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Gunman in Shooting at Light Display Is Sought

Crime: Wife of Francisco Hernandez, who remains in gravely critical condition after he was shot Christmas in Candy Cane Lane, pleads for witnesses.

December 28, 1999|CAITLIN LIU | TIMES STAFF WRITER

RESEDA — With her husband barely clinging to life and leads on the crime turning cold, Veronica Mora begged the public for help Monday in capturing the gunman who shot him Christmas night during a family outing to a San Fernando Valley neighborhood called Candy Cane Lane.

"Please come forward and let us know if you know anything," pleaded the tearful 21-year-old from Winnetka in a news conference at the Los Angeles Police Department's West Valley station. "He was the best person I ever knew. He was a good daddy."

Her husband, Francisco Javier Hernandez, 24, remained in gravely critical condition Monday at Northridge Hospital Medical Center. Doctors have already told her that Hernandez--whose head was pierced by a bullet and is on life support--will probably not survive, Mora said.

The Winnetka construction worker was shot Saturday at about 10 p.m. at the intersection of Lubao Avenue and Calvert Street in front of his wife, their 2-year-old son, Javier, and numerous other horrified families.

Hernandez had just taken the toddler in his arms to see a corner house called Toyland because of its cartoon-character displays. Toyland was the main attraction of Candy Cane Lane, a Woodland Hills neighborhood near Pierce College famous during the holiday season for its lavish lights and decorations.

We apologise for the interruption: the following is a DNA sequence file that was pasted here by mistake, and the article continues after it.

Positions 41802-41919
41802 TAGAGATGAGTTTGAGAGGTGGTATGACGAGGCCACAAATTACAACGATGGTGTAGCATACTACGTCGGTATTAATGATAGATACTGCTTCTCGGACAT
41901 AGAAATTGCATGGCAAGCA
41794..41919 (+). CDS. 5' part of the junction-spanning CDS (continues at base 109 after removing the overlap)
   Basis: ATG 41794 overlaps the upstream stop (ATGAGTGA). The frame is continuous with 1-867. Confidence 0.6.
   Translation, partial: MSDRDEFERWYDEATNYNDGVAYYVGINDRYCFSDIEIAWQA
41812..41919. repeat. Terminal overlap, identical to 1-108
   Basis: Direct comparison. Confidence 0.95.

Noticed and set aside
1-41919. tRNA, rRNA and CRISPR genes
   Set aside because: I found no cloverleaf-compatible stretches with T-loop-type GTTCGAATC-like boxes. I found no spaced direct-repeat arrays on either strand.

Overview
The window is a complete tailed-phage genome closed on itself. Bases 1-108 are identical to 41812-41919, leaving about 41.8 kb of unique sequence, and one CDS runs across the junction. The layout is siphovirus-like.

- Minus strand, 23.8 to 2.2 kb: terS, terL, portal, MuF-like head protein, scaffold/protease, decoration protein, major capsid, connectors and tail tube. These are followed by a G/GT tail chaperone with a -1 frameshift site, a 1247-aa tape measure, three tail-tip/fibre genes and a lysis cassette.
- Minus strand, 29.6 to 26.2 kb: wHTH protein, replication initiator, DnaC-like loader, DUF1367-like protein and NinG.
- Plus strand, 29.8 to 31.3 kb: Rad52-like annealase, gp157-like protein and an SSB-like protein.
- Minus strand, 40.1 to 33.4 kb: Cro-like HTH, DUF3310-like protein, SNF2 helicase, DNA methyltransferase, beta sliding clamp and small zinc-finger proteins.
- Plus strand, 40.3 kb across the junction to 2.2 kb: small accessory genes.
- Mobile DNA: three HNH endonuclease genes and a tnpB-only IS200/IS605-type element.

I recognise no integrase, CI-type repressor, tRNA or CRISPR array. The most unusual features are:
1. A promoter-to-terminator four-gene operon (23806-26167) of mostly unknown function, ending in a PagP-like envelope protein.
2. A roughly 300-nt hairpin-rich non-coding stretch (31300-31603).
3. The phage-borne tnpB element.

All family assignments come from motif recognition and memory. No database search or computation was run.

After Hernandez returned to the car, he saw someone he seemed to know, Mora said. But the man was not someone she recognized.

Hernandez left the car and approached the man. They began pushing each other, and the man drew out a small-caliber semiautomatic pistol and shot Hernandez in the head and upper body, said Capt. Jim Cansler of the LAPD's West Valley Division.

The entire exchange between the men lasted only about 30 seconds but long enough for mother and son to see almost everything--except the gunman's face--from about 100 feet away.

"He fall on the floor, Mommy!" Javier exclaimed to Mora as his father slumped to the sidewalk.

Mora later explained to the 2-year-old, "Daddy is sick."

Although a police helicopter arrived within minutes and swept the area, the gunman could not be found, which suggests he escaped in a car, said Det. Rick Swanston.

Witnesses have not provided police with enough information to identify the gunman or to draw a composite sketch.

"I can't tell you how desperately we need 1/8more 3/8 witnesses to come forward," said Det. Andrew Purdy. "There must have been at least 40 or 50 people on that corner. There were a lot of cars, bumper to bumper, in both directions. A lot of people saw something."

*

At the West Valley station Monday, Los Angeles City Councilwoman Laura Chick said the council stands ready to offer a reward "to help us solve this heinous crime."

"There is no place and no time anywhere in the city of Los Angeles that people shooting someone down is tolerated," Chick said. "But on this particular night and in this particular neighborhood, Candy Cane Lane . . . it is particularly intolerable."

On Monday, police released a fuller description of the gunman last seen running east on Calvert Street alongside an elementary school. Witnesses described the gunman as a Latino with a stocky build and about 5-feet 5-inches tall. The gunman, who had a mustache, wore a white long-sleeved shirt, dark pants and a black baseball cap.

Another man and a woman were seen running down Calvert after the shooting in the same direction as the gunman.

"They may be connected, they may not," Purdy said.

Witnesses said they saw a skinny boy about 10 years old, or perhaps in his early teens, standing with the gunman during his confrontation with Hernandez.

Police are asking anyone with more information to call West Valley homicide detectives at (818) 756-8546 weekdays or Detective Headquarters at (213) 485-2504 nights or weekends.

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